Microsoft’s Remote Desktop Services have taken center stage in the technology spotlight as of late. If your organization did not have an RDS platform before the work from home revolution, it probably does now. The effort to build so many of them in such a short time reminded me of Y2K remeditation efforts.
The shadowing function built-in to RDS allows one remote user to view and interact with another’s session. A form of remote control. Starting with the 2012 edition, Microsoft made changes to the RDS role that required Domain Administrator rights to use shadowing.
The feature is quite popular with the help desk, training staff, and onboarding teams. Today’s need to help users with RDS desktops and remote apps is greater than ever. However, making that many people domain administrators is nightmare fuel for your average system admin.
As with many of the limitations found in Microsoft’s products, this one can be overcome, just not via the GUI controls. MS has a programmatic class and method to control these permissions named “Win32_TSPermissionsSetting AddAccount.”
Unfortunately, this solution is not perfect. Shadowing a session still requires local administrator rights on the session host. Still, local admin rights on single systems is better than domain admin rights. So, create a group for your shadow users in AD, like “Domain\RDS Shadow”. Then, add that group to each session host’s local administrator group.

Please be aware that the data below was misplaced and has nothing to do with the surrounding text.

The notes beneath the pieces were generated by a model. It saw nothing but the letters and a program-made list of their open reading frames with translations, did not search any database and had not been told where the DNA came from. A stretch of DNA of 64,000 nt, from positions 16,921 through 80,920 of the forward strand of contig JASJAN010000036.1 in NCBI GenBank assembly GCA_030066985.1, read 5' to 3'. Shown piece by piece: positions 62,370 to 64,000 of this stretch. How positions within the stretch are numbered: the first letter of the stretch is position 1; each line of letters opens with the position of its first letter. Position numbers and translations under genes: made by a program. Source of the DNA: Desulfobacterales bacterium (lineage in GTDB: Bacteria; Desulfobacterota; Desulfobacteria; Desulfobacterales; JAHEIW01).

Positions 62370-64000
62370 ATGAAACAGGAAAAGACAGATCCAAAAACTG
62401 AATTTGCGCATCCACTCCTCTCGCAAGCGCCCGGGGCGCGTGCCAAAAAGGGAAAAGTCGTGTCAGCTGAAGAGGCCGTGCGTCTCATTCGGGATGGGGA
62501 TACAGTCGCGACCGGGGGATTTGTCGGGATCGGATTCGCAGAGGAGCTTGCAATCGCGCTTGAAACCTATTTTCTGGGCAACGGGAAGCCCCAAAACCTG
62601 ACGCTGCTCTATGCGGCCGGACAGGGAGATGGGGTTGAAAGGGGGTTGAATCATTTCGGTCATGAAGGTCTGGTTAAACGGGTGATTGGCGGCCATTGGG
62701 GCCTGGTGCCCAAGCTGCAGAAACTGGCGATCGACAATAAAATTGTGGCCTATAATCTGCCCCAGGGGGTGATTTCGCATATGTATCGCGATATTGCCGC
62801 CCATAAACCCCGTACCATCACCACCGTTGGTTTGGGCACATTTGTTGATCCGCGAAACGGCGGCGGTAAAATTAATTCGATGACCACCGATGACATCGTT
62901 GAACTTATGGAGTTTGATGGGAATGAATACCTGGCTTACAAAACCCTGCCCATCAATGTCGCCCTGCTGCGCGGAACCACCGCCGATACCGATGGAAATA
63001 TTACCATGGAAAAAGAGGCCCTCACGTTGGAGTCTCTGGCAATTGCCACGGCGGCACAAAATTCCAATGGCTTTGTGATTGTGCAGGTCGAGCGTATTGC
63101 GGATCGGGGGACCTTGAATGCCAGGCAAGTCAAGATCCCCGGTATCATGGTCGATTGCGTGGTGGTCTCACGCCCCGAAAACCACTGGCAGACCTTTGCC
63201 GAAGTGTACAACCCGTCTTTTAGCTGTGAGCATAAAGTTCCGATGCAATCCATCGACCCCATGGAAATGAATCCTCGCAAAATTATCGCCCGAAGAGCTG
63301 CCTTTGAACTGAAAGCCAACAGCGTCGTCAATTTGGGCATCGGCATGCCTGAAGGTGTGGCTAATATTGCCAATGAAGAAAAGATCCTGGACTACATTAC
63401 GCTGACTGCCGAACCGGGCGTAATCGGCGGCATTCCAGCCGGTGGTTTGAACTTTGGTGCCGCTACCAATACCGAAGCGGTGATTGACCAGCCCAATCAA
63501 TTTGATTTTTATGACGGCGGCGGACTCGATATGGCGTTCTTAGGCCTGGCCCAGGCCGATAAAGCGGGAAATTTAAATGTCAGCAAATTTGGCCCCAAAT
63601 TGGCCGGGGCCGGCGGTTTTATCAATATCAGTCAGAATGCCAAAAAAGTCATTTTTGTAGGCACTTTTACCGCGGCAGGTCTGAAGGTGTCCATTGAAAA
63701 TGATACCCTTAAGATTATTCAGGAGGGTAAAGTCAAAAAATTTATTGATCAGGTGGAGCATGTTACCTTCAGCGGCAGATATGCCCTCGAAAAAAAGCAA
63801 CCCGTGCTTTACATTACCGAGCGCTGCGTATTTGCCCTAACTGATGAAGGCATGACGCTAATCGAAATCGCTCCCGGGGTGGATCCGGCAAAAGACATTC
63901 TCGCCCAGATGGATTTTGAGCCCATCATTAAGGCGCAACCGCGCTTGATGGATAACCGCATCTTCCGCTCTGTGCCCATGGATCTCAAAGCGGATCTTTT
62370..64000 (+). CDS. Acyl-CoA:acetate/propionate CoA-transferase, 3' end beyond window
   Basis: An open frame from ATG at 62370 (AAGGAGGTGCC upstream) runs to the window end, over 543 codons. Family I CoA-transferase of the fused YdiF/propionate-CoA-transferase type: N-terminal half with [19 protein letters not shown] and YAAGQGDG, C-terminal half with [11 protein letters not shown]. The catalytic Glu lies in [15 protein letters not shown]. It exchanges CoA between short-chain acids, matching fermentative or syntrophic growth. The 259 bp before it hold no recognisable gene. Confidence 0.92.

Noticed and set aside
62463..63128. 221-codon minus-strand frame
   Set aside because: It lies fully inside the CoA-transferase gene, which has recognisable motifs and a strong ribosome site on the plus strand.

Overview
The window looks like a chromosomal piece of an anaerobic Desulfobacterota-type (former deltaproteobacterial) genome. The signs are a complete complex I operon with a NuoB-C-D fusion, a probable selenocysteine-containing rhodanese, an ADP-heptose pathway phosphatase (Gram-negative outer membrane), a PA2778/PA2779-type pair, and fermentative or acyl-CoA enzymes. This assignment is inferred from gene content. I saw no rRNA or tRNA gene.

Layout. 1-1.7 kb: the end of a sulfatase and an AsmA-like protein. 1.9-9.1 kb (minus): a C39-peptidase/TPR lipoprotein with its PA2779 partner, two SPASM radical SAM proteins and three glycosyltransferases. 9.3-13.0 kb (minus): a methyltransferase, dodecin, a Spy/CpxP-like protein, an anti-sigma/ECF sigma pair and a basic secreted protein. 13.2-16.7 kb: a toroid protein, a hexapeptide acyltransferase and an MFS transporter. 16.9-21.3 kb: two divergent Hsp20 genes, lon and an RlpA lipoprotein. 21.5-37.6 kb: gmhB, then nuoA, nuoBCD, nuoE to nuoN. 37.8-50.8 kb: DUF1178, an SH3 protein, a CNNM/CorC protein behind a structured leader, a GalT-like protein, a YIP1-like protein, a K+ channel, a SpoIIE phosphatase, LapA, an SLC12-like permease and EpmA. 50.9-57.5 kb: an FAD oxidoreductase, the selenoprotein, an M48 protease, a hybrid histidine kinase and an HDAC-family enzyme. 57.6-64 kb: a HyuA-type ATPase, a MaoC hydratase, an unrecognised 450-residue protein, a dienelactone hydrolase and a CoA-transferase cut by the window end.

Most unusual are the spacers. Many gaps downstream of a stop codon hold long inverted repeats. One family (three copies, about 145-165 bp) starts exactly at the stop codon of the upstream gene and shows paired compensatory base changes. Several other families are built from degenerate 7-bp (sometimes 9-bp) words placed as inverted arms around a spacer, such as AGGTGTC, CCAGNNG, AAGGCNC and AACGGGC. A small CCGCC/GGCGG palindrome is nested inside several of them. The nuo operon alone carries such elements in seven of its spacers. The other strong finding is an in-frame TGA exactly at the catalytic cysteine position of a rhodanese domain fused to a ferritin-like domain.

Once that is done, open an elevated CMD prompt on each session host. Special Note: normally you can run almost any CMD in a PowerShell console and it will execute correctly. This is one of the few cases where that is not true. It has to be CMD prompt, unless recent patches have changed the outcome.
In the CMD console run (replace Domain\RDS_Shadow with your domain and group names):
wmic /namespace:\root\CIMV2\TerminalServices PATH Win32_TSPermissionsSetting WHERE (TerminalName=”RDP-Tcp”) CALL AddAccount “Domain\RDS_Shadow”,2
Now, users who are members of the RDS Shadow group will be able to RDP to a session host and shadow another person’s session.
The shadowing session can take a long time to initialize, and all you see is a black screen while the output stream is mirrored. Be patient; if you didn’t receive an error, it eventually works.